It’s important to remember to keep the list well-balanced.

This means that there should be a healthy mix of reach schools (1 to 3), safety schools (1 to 3) and match schools (3 to 5) to increase the chances of at least a single school sending a positive response in the form of an acceptance letter.

12th graders who fail to take in-person campus tours before the start of the school year may consider virtual ones.

5. Write the First Few Drafts of College Essays

It’s at the start of the 12th grade when college-bound students should start creating initial drafts of their college essays while they are not yet swamped with homework, extracurriculars and, of course, various college application-related tasks.

Starting the summer before the senior year of high school, as a matter of fact, is recommended.

Many colleges and universities, including the Ivy Leagues and various selective institutions, require applicants to submit application essays. Since college essays allow admissions officers to get to know applicants on a more personal level, it’s no wonder why it ranks as the 5th most important factor in the college admissions process.

Besides, in some instances, it’s not just a single college essay that graduating high schoolers need to come up with.

Writing anywhere from 12 to 20 essays is not uncommon for some of today’s college applicants, what with all the essay requirements by the Common App or Coalition App, scholarships, specific programs and Honors colleges.

6. Register for the SAT or ACT

When taking the SAT or ACT another time, senior high schoolers should register for the test in September.

According to the College Board, which created and administers the SAT, most students get a higher score the second time they sit for the SAT. Also, most colleges consider an applicant’s highest SAT scores when making a decision.

On the other hand, the ACT, which created and administers the ACT, says that more than 50% of high school students who take the standardized test score another time do better than the first time. It adds, however, that it’s unlikely for a test-taker to significantly improve his or her ACT scores by sitting for it 3 or more times.

Taking the SAT or ACT another time, it’s important to note, isn’t necessary all the time.

High school students who obtained their target SAT or ACT scores — usually the average scores of college-bound teens their top-choice institutions admit — the first time may no longer take the standardized test score again.

7. Register for AP Exams

Another important step most students in their last year of high school must take in September in preparation for their college careers the following year is registering for AP exams.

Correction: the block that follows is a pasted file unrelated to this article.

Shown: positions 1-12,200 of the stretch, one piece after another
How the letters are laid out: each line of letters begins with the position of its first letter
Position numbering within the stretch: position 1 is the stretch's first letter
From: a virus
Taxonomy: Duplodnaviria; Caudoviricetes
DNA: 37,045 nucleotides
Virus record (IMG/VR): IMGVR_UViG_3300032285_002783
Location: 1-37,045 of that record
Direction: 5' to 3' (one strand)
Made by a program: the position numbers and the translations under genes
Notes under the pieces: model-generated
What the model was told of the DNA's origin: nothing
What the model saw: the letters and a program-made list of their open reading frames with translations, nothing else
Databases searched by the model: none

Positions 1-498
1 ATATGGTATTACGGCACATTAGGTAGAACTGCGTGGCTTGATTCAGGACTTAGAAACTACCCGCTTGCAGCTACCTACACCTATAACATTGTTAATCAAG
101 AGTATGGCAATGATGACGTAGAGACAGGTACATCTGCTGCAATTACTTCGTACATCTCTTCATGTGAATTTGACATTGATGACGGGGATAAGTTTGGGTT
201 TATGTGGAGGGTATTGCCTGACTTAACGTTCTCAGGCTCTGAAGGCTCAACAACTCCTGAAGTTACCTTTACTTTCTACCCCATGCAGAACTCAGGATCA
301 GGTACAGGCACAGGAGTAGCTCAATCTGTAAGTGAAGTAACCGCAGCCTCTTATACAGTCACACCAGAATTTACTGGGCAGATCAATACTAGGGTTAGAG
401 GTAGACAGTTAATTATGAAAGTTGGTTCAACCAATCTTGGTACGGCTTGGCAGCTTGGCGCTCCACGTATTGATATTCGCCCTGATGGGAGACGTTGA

They may sign up for AP exams for AP classes that they took or for any AP exam of their liking.

Taking both AP classes and AP exams is not really a college application requirement. However, AP classes increase the rigor of secondary school curriculum, which many of the most selective postsecondary institutions take into account. On the other hand, AP exams, particularly high-scoring ones, in many instances, allow students to earn college credits.

Registering for AP exams and getting high scores, too, is a demonstration of college readiness in that applicants get to prove to college admissions officers that they are capable of handling the academic demands of higher education.

8. Take the SAT or ACT One More Time

About a month prior to the test date, registration for the SAT or ACT closes.

Registering for a retake of the SAT or ACT, as mentioned earlier, should be done by senior high schoolers gearing up for college in September, which is a month before the October test date. Even though the registration and test date are just a month apart, students who are sitting for the SAT or ACT again should brush up on concepts and strategies 2 to 3 months early.

It usually takes SAT and ACT scores 2 weeks to be available to those who took them, which is why sitting for the said standardized tests allows students who are planning on applying early to get their hands on their scores on time.

Submitting both scores, if applying to a college that superscores test scores, of course, is a good idea.

10. Ask the Counselor and Teachers for Required Documents

High school counselors and teachers are some of the busiest individuals on any high school campus when junior and senior students start applying to colleges and universities as they are important parts of it.